[Viewpoint] Incompetence corruptsFormer Minister of Health and Welfare Rhyu Si-min had once boasted that he was President Roh’s right-hand man. However, he was never part of the inner circle of power. Former Blue House secretary for public relations Cho Ki-suk was barely on the fringes. But the Park Yeon-cha scandal has revealed the hierarchy and network inside the Roh Moo-hyun administration.
Rhyu and Cho belonged to the “trumpeter group,” whose job it was to stir up public sentiment. The inner circle of the administration would pick a target, and those in Rhyu and Cho’s group would use provocative words to stir up the public. The pattern is being repeated today as Cho calls the corruption of the Roh administration “a crime of survival.” They also condemned the prosecutors’ investigation as a clumsy attempt to insult the former president. Such provocative language is a sign of a loyal trumpeter. At the same time, they might be suffering from withdrawal after losing power.
Roh Moo-hyun’s power circle had its own order. The hierarchy was defined based on a combination of contributions to the campaign, personal relationships, monetary transactions and ideological affinity.
Kang Geum-won, the chairman of Changshin Textile, claims that he was closest to the president and maintained the order of people around him. Kang managed the “386 generation” insiders with money. Ahn Hee-jung and Lee Kwang-jae were the left and right hands of the president. The Busan clique, which includes former chief of staff Moon Jae-in and former senior secretary for civil affairs Lee Ho-cheol, has been confirmed as the core of Roh’s power once again.
Roh Gun-pyeong, nicknamed Prince Bongha, and his family secretly enjoyed substantial power. Taekwang Industrial Chairman Park Yeon-cha and former senior secretary for general affairs Chung Sang-mun belonged to this group. The inner circle held 90 percent of the power, with the rest given to the party, civic groups, professors and journalists.
Former president Roh supported those who put the national agenda into practice. Former minister Rhyu lived up to expectations. He was a close aide to the president but failed to join the inner circle of power, an exclusive club with a high try barrier. Cho Ki-suk also liked to show off her closeness to the president and used the relationship to her advantage.
In the second year of the Roh Moo-hyun administration, the structure began to change. Blue House chief of staff Moon Hee-sang and senior secretary for political affairs Yu In-tae returned to the party. President Roh grew to feel uncomfortable with them, and Moon and Yu began to keep the pro-Roh 386 generation in check. Around this time, the influence of National Assembly Speaker Kim Won-gi, who was known as the political mentor of the president, started to weaken. Appointments and promotions were determined by ideological codes and personal relationships.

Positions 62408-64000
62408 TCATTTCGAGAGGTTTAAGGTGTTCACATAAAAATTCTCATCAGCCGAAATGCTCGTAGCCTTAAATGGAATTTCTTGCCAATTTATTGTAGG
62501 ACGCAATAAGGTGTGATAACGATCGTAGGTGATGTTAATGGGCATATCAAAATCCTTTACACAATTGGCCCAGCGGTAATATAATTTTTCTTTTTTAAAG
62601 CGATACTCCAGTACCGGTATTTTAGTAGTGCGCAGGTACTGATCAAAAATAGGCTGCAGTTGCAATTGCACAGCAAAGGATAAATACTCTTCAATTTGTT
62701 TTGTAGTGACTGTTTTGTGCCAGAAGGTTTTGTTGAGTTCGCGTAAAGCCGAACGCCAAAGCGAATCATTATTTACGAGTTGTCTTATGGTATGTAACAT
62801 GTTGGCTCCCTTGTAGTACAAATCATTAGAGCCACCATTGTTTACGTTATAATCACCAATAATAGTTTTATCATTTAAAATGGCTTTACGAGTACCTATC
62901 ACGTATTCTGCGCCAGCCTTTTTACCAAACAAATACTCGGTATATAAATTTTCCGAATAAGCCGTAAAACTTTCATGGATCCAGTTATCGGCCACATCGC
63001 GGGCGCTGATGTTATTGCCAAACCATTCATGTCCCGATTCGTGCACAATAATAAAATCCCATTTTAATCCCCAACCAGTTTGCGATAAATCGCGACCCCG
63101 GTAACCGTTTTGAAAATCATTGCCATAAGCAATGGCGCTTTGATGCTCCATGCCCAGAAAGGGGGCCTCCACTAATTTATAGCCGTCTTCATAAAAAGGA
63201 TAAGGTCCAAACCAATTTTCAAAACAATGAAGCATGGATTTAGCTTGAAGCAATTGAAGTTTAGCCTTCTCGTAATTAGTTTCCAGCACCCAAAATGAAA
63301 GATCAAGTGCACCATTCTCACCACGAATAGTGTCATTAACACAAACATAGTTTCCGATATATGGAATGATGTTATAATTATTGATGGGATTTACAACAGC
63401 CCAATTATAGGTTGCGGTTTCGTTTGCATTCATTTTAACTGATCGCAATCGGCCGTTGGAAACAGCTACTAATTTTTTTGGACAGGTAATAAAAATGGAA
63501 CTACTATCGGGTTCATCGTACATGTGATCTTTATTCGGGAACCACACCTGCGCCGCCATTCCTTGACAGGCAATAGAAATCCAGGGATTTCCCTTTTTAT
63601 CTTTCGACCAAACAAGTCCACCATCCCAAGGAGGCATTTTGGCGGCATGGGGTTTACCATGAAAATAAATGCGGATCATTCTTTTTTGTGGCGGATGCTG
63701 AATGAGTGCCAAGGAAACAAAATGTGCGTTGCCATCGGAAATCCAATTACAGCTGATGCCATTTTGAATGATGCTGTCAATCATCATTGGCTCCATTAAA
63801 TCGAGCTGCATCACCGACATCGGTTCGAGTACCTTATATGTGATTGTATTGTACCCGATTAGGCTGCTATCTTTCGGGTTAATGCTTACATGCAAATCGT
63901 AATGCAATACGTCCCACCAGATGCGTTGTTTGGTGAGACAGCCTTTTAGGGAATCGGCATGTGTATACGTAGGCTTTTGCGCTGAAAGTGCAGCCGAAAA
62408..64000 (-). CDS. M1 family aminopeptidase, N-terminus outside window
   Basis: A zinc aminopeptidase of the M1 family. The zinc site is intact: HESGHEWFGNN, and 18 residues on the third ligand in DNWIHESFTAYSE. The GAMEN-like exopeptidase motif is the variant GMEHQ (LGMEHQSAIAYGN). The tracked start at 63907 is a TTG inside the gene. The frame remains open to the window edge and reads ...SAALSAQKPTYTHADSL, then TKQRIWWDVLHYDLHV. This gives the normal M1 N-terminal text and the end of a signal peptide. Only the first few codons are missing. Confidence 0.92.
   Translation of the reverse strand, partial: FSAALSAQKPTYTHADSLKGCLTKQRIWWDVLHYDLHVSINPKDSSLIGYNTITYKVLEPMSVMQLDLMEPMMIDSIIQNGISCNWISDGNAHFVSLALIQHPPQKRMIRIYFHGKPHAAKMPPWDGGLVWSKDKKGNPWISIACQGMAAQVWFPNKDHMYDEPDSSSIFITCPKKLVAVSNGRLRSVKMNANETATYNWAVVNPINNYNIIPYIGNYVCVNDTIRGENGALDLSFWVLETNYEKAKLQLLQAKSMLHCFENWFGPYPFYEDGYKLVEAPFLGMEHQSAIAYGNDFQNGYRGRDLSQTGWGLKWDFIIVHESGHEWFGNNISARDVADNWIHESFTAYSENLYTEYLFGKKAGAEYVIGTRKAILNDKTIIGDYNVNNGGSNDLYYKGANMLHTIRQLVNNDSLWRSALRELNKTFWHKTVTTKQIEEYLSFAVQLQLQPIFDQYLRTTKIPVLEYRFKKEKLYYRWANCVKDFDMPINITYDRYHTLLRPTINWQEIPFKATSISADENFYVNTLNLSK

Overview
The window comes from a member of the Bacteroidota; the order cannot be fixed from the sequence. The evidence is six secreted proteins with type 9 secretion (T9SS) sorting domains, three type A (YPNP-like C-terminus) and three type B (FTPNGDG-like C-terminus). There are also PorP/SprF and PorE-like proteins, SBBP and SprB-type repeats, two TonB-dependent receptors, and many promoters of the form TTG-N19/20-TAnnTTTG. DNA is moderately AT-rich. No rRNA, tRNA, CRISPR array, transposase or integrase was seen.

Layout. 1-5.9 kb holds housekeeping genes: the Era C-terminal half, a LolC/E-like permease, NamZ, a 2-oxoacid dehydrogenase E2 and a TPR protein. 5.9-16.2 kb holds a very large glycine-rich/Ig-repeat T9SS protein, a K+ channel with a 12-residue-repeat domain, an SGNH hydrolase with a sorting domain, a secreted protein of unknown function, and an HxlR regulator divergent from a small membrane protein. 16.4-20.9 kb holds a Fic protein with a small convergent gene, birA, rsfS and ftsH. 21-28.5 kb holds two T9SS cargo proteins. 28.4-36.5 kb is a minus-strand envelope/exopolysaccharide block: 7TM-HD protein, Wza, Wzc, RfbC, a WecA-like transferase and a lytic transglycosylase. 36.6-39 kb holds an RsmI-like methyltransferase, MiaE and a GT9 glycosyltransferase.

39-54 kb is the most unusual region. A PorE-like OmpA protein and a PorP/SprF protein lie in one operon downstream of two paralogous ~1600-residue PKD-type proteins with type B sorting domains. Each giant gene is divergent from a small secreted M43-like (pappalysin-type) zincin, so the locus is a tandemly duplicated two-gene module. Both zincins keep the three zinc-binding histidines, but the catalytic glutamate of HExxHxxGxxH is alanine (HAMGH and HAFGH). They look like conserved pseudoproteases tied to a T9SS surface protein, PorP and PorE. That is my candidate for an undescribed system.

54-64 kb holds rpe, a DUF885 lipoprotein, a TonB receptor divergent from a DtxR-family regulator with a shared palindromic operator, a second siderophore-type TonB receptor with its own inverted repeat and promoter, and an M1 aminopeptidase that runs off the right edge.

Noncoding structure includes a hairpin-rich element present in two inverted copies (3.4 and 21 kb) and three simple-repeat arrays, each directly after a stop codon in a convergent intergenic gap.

Code-based appointments confuse the internal order. The pro-Roh group staked out the moral high ground and felt that they were the legitimate power holders. Such feelings mutated into a sense of exclusive privilege. They thought of the money from Chairman Park and Chairman Kang as an internal transaction within the inner circle. They considered the money as political grants, not bribes.
Oversight of Roh’s family and relatives became slack. Roh Gun-pyeong had helped his brother since they were young. He bought a house for him and provided political funds. He is said to identify with Prince Yangnyeong, older brother of Joseon’s King Sejong.
It is not a coincidence that he is called Prince Bongha. Some ministers respected him as an older brother. He defined his relationship to President Roh just as Kwon Roh-gap did during the Kim Dae-jung administration. The former tax official was particular and detail-oriented, and he made sure he took a kickback for every business favor offered to Chairman Park.
Friction and backstabbing are natural companions of power. Chairman Park and Chairman Kang did not get along. Kang ridiculed Park as a broker who bought power with money. Park criticized Kang for assuming an air of importance after offering small amounts of money.
Chairman Park expanded his business during the Roh administration. In contrast, Chairman Kang enjoyed spending money. He reacted with glee when powerful politicians fell to the influence of money. President Roh was wary of Chairman Park at first and turned down his brother’s request to appoint one of Park’s in-laws to head the National Tax Service.
The latest scandal revealed the clumsiness, corruption and cliques of the Roh Moo-hyun inner circle. The biggest cause of the chaos was a failure in personnel management. The national administration may be ruined if the leader chooses people from a narrow pool. Corruption is bound to follow. Absolute power is not the only thing that leads to corruption - so does incompetence. This is the lesson of the betrayal and corruption of Roh Moo-hyun and his people.
*The writer is a senior columnist of the JoongAng Ilbo.
by Park Bo-gyoon